Wednesday, 3 November 2010

Will Gaz7etta Work?

[Image credits: Gaz7etta cover from Marketing Week, and the widely used Helvetica Man symbol by Lupton and Miller].

The end of October saw the launch of a new men's magazine from Bauer Media, designed to become the male equivalent of the (very successful) Grazia. This pilot issue was distributed inside copies of the aforementioned Grazia as well as men's titles such as Mojo, Empire and Golf World, with a full launch planned for next year. I was interested to see what this new magazine could bring to the table, and indeed who it was aimed at, as I often find that Grazia provides good fashion and reading material but very few featured products that are within my budget. I use it as an aspirational magazine rather than a direct shopping catalogue, and most of my peers are in a similar position. Taking a look at the front cover of Gaz7etta, it seems that some of its content is also marketed at the more affluent members of society (supercars, anyone?), but other features are more suited to the 'lad's mag' genre, as they feature an innuendo-based headline on Katy Perry, and the obligatory football story. I am also intrigued by the promise that you can make £1500 this lunchtime, because my automatic and very pessimistic assumption is that men up and down the country will be turning into gigolos or selling their grannies in order to achieve this goal. With this juxtaposition of cover stories in mind, I am inclined to believe that Gaz7etta hasn't yet honed in on a specific target audience.

Inside the magazine, the editor's letter adds further confusion, as his casual way of speaking - 'I know what you're thinking: dude, this is awesome. Which is true' - doesn't quite sit comfortably with Grazia's description of Gaz7etta as 'The new style magazine for men'. Have you heard any stylish, supercar-owning man say the words 'dude' or 'awesome' in the last ten years? I thought not. The editor also says that the bizarre title spelling of Gaz7etta is not about 'trademarking the title', but he claims it's about the seven reasons for enjoying the publication, which just sounds a little tame to me. There would be nothing wrong with taking out the pointless number and never speaking of it again.

When exploring the content, I must admit that a lot of the shorter pieces are very inventive, such as the traditional format of Going Up/Going Down popularity charts being presented as 'Buy and Sell: this week's winners and losers in life's stock exchange', and a very revealing look at celebrity donors to political parties in 'Who's Funding Whom?'. But then the annoying juxtapositions start again, with a serious political comment box nestled next to a photo story of Heidi Montag trying to get publicity on Malibu Beach, which seems to be lifted straight out of Heat Magazine. When I reach the fashion shoot, which is very well presented, I half expect a sidebar discussing Keith Lemon or Kerry Katona (thankfully there was none present). I am genuinely surprised, and very relieved, to find that they have allowed good content to sit undisturbed on the page. I must also point out the strapline for the photoshoot, which tells the reader 'Your soundtrack: Joy Division. Your reading material: William S. Burroughs'; this is such a subtle but clever detail, immediately getting you into the mood of the shoot and also the kind of man that the fashion would suit. I wish that more women's magazines would adopt such a strapline, instead of telling us that everyone is wearing shearling and expecting us to just get on with it. Setting the mood is very important when describing fashion, and this is something that Gaz7etta has done well - in fact, their style pages are among the best in the whole publication.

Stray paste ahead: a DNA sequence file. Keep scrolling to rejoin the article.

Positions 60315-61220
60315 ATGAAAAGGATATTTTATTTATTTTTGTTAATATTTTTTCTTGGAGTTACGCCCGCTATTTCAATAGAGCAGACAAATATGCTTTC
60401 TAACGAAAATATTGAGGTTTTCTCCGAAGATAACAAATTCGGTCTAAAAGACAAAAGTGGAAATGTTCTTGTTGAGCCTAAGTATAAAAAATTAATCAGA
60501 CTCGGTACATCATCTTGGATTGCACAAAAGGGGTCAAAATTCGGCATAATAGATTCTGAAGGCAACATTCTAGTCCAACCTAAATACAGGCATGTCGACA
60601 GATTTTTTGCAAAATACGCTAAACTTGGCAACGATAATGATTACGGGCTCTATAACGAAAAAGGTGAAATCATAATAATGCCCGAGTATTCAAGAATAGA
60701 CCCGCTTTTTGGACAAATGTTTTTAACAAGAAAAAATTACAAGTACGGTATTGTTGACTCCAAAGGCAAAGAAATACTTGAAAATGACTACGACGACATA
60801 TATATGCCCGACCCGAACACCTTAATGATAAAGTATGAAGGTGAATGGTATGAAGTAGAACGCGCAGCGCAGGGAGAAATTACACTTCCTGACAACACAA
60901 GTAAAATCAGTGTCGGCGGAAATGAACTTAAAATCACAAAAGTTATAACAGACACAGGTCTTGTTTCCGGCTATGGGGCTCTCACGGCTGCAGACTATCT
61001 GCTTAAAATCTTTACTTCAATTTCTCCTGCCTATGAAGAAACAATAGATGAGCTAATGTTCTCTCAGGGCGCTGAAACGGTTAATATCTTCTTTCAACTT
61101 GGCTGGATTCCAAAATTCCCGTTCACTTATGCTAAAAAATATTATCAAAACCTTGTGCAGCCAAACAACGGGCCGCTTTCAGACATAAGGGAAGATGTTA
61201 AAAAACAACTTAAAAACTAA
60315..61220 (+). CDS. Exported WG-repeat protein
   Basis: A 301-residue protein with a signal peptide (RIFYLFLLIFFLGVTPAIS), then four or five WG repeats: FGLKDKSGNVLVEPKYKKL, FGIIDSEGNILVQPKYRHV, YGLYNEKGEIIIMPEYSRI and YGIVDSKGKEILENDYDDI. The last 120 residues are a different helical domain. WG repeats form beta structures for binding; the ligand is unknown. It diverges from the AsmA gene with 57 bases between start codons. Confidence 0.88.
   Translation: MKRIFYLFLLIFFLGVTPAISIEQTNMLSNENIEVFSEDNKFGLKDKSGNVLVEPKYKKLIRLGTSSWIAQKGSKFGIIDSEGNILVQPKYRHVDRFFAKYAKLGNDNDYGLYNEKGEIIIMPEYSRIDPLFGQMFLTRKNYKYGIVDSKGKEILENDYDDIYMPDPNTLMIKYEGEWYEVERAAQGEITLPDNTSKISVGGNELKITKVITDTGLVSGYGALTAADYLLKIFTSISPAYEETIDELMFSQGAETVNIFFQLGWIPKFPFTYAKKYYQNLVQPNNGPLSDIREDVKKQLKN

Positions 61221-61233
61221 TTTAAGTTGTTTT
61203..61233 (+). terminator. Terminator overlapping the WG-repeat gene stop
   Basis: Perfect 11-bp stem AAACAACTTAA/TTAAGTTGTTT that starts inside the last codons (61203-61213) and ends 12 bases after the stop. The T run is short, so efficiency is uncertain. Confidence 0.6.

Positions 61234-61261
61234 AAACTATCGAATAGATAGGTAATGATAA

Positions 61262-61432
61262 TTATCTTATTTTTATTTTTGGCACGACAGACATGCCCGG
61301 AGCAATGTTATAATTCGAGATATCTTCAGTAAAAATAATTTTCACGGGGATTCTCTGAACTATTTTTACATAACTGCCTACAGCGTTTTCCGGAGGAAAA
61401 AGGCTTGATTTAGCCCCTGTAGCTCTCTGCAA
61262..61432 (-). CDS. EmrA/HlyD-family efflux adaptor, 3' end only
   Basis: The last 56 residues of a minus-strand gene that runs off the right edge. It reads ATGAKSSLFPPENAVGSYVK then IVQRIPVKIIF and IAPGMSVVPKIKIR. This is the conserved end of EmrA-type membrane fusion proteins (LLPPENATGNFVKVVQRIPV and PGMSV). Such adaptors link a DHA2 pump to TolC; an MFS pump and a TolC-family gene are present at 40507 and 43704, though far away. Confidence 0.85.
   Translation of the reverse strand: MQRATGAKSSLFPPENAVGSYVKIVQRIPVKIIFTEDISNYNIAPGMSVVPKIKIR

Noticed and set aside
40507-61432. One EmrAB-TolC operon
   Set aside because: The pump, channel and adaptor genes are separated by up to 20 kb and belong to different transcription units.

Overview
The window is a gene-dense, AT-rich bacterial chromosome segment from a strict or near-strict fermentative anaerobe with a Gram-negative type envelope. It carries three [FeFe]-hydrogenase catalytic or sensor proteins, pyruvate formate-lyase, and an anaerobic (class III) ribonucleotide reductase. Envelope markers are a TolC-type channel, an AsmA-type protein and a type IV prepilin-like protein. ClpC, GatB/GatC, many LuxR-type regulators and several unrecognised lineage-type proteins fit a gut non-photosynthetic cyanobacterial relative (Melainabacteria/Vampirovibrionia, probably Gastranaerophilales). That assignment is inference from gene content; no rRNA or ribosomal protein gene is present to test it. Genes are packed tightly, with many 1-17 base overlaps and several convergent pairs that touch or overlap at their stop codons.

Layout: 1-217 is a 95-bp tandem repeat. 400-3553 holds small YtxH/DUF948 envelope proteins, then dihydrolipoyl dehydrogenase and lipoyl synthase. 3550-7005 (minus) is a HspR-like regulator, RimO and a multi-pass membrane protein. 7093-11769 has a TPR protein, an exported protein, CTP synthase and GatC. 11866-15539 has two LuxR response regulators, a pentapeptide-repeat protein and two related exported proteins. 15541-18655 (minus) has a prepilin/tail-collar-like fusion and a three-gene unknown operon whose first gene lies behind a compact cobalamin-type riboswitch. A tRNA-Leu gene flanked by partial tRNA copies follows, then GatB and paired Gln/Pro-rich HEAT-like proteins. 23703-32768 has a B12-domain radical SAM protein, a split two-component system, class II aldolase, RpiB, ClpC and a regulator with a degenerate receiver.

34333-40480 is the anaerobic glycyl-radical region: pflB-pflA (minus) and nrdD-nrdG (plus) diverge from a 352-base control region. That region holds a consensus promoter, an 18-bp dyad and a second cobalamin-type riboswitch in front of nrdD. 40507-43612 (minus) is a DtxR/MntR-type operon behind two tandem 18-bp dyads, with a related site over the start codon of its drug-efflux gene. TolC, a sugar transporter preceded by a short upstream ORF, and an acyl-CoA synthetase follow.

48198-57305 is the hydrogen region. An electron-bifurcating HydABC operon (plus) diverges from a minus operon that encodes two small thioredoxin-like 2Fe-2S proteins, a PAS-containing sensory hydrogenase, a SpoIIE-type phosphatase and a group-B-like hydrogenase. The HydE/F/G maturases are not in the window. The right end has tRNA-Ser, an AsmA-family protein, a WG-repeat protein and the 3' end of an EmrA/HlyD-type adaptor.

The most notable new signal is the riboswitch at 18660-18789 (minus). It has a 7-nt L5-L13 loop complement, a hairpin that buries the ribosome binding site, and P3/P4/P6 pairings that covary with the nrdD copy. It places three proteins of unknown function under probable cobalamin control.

So, after reading Gaz7etta from cover to cover, what is my final verdict? It must be incredibly difficult launching a new male magazine, but this project seems to have given itself extra hurdles in trying to reach out to a very wide range of men. The 'something for everyone' approach would be far more acceptable if content was divided into clear sections and articles or stories sat well with each other on the page. Gaz7etta also needs to decide its voice - is it a sophisticated older brother, or a lad who wants to talk celebrities whilst pretending he can afford a posh coat and Clinique skincare? And if it really is a style magazine then this element should take precedence over endless football references, because not all men enjoy football or relate to it. I will be intrigued to see which changes, if any, have been implemented when Gaz7etta launches properly in 2011, and if that daft name has been scrapped.

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